Now, the curious point here is that geology agrees with and supportsthe myth. Roughly 15,000 years ago, an earthquake did in fact drain the vast lake that was Nepal valley, slicing open the rim as neatly as if it had been done with a sword. The lake formed as much as a million years earlier when the Himalayas lurched upward. Therefore for many thousands of years, there was indeed a large, deep lake of placid bluewater surrounded by high, white-topped mountains just as the traditions say. All we are missing is the giant lotus, radiating blue light.

The Newarri chronicles continue in a similar vein, telling tales of gods in human form and of kings with the power of gods and the irinteraction. In this magical era, a single king could rule for a thousand years and temples were endowed with images of the gods who sweated, bled and spoke as they communicated their desires. This sense of a magical reality within a mythological landscape remains strong even today in Nepal.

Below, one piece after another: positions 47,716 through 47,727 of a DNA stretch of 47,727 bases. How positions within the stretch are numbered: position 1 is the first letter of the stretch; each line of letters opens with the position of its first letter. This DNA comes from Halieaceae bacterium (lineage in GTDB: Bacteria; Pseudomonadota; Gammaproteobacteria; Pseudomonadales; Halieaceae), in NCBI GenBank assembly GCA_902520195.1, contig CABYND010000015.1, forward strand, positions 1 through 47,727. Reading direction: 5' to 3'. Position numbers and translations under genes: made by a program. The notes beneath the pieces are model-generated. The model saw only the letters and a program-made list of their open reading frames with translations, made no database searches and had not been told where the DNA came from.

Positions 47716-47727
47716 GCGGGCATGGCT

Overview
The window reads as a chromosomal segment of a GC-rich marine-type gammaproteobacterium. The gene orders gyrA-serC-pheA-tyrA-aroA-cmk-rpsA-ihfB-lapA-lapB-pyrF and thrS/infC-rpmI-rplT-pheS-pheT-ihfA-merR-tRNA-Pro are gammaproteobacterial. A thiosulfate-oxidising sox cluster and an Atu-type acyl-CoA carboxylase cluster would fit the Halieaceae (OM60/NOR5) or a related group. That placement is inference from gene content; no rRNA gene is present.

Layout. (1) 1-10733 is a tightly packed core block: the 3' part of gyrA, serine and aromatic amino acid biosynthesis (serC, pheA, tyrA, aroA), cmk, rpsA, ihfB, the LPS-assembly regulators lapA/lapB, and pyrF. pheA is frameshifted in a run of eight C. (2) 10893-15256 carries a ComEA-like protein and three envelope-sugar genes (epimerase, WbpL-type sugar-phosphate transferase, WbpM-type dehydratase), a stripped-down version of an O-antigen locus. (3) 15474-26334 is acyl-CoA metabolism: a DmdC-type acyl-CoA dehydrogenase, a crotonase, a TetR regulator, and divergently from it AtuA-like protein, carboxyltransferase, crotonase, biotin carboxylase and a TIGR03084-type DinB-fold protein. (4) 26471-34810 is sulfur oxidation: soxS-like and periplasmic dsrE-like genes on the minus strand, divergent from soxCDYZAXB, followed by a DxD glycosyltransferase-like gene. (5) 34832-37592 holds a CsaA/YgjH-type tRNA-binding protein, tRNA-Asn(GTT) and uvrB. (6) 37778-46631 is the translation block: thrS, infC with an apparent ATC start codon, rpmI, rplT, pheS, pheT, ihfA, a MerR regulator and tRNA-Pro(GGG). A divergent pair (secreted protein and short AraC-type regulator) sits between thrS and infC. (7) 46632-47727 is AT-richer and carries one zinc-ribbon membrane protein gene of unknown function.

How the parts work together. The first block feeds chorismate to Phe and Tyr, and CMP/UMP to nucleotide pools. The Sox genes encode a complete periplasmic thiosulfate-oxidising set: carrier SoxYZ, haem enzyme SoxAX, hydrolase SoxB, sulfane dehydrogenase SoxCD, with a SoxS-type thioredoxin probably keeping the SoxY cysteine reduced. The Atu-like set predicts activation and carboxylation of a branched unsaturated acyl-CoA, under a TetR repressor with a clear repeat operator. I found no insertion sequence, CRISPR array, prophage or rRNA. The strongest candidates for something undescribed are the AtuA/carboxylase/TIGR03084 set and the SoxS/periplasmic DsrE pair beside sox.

Buddhism arrived in the valley very early, so early in fact that it became woven into the fabric of its mythological past. During the reign of the semi-legendary Kiratis — whose founder Yalambar fought and died in the epic struggle depicted in the Mahabharata — the Buddha and his disciple Ananda visited the valley. They founded a school in Patan, where the Buddha elevated a family of blacksmiths to goldsmith status and gave them his own clan name, Sakya.